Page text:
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Pacific Coast Shay

a train on a track with smoke coming out of it
a train traveling through a lush green hillside

Builders Information

Shay #2, a Pacific Coast Shay, was constructed in July of 1928 for the Mayo Lumber Company of Paldi, Vancouver Island, British Columbia. A Pacific Coast Shay is a souped-up model of the class C-70 3 truck Shay. The Pacific Coast features superheat, a firebox that is 13 inches longer, lower gear ratio, steel cab, cast steel trucks, and steel girder frame (seen below). A feature of the steel girder frame is the large opening for exposing staybolts.

Also, the cylinders were designed so they attached only to the locomotive frame, rather than to the boiler shell as in other Shays. This allowed for easier access and maintenance. #2 is the only Shay of it’s kind in the east. Shay #2, originally a wood burner, spent its working commercial life with four companies in British Columbia including Lake Logging Company, Cowichan Lake B.C. and Western Forest Industries, Honeymoon Bay, B.C. Later converted to burn oil then rebuilt to burn bituminous coal at Cass, #2 is the only known Shay to have used all three types of fuel. The locomotive ended its career switching cars on Vancouver docks in 1970, making it one of the last commercially-used Shays.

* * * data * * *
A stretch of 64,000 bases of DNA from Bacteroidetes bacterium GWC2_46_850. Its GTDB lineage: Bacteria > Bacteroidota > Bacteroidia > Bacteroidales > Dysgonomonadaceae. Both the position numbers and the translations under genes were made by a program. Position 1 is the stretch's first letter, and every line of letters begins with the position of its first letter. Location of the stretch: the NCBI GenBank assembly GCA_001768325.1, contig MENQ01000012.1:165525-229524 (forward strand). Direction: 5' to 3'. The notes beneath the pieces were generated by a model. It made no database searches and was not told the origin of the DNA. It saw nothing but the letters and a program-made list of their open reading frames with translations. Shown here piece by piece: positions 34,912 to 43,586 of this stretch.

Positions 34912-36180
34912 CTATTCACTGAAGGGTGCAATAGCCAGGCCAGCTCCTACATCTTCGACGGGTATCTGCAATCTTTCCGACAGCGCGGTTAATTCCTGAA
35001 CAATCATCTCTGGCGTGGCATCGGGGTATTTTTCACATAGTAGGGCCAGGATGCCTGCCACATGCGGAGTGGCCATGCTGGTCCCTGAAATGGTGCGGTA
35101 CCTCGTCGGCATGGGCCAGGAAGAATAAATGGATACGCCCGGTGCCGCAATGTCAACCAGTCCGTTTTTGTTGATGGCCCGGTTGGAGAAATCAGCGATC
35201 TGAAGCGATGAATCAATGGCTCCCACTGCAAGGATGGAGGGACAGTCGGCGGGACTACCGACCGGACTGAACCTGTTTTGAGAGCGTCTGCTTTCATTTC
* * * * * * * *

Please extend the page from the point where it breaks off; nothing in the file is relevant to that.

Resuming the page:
Tractive Effort:

38,143 Lbs.

 Maximum Speed:

17.8 mph

 Wheel Diameter:


 Boiler Pressure:

200 lbs.

 Empty Weight:

98 tons




Coal (originally wood)

 Fuel Capacity:

5 tons

 Water Capacity:

3,000 gal.